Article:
American Jewry’s large centrist and liberal groups are seeking to radically reform the community’s main umbrella organization, the Conference of Presidents of Major American Jewish Organizations. This new effort is the biggest fallout yet from the Presidents Conference’s controversial decision to reject the membership bid of J Street, the dovish Israel lobby.
In a May 6 conference call, leaders from a number of groups, including the Reform movement, stated their desire to overhaul the Presidents Conference in order to make it more representative of the American Jewish community.
The conversation, which participants described as private, was a first step at what is shaping into a concerted effort to translate widespread frustration following the rejection of J Street into a drive to reform the Presidents Conference from within.
“This is about the Conference of Presidents, not about J Street,” said Rabbi Rick Jacobs, president of the Union for Reform Judaism in an interview.
Jacobs, who has emerged as the leader of the pact calling for an overhaul of the 50-year-old umbrella organization, insisted that the campaign to change practices and procedures at the Conference was not a retaliatory step taken by groups that supported J Street and lost their bid.
“I have every reason to believe that we must and can reform and restructure the parts of the Conference of Presidents that are deeply broken,” he said.
The call for change, first voiced by backers of J Street after the April 30 vote that left the group outside the Conference, has been gaining some mainstream support. Alan Solow, a former chairman of the Presidents Conference, told the Forward he welcomes the discussion.
“The kind of divisiveness that is arising after the debate on J Street threatens to damage the Conference going forward,” said Solow, who also co-chairs the organization’s committee on policies and procedures, “and therefore it is worth having further discussions on whether the way the Conference operates makes sense.” Solow would not take a position on specific ideas for change or on whether change is needed, but stressed that “this is an occasion to take a look” at current procedures.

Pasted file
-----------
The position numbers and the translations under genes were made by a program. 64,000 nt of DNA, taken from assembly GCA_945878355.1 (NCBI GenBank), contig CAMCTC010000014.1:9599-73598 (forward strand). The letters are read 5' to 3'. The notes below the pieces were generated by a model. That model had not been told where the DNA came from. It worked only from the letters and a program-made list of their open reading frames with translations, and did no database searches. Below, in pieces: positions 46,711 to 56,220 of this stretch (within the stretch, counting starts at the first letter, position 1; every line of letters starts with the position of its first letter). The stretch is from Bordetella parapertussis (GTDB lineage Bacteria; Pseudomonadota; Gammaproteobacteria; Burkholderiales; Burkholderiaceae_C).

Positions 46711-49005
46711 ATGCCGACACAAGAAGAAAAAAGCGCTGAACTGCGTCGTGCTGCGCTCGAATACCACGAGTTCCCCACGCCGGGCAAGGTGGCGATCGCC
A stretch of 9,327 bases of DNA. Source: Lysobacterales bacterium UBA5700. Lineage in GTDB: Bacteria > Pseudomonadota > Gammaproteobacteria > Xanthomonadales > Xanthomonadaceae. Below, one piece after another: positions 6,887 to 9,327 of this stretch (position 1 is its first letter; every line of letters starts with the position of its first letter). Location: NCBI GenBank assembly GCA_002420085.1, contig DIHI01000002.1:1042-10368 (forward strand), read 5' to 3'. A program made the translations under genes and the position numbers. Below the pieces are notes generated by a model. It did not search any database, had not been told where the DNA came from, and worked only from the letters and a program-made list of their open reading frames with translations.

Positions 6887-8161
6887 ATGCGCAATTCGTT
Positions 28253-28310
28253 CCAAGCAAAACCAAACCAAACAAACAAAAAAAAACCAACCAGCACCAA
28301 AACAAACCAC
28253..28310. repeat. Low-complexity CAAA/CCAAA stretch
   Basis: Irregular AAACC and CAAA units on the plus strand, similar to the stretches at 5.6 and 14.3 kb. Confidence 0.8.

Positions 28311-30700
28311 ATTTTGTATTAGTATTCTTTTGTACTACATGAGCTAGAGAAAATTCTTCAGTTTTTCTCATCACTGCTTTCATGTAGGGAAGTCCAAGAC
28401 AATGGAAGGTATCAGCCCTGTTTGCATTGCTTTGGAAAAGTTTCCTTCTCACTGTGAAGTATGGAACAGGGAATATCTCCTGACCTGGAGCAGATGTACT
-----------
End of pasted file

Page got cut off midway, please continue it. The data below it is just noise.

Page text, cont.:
The internal dissent building within the liberal wing of the Conference has largely been channeled toward a campaign for reforming the institution, but calls for more drastic steps are still on the table.
Jacobs, who ignited the discussion with his May 1 statement threatening that his organization “may choose to simply leave the Conference of Presidents” made clear that if restructuring of the Conference will not move ahead, “there is still a possibility that we will leave.”
Sources close to the deliberations within the Reform movement said, however, that full withdrawal from the Conference is not a desired course of action for the largest denomination and that other groups also expressed their opposition to leaving the umbrella group.
Short of leaving, Reform, Conservative and left-leaning organizations in the Conference, have discussed several measures that could change the decision-making process within the umbrella group. All share the notion of giving more weight to large organizations, instead of the current structure of “one group, one vote” that does not distinguish between major groups and smaller organizations.
Proportional weighting of organizations has been discussed in the past by leaders of the Presidents Conference and was deemed impractical. Now, with a groundswell of support for reform, some alternative ideas have been floated to resolve the representation issue.
One proposal is to form an executive committee within the Conference of Presidents that would be in charge of most of the decisions. This is a model similar to that of the United Nations, where all countries get an equal vote at the General Assembly but only the large powers have a permanent seat on the Security Council. Another would be rewarding larger organizations with more responsibilities just like Senators who represent larger constituencies are elected for longer terms than members of the House of Representatives who represent only one district.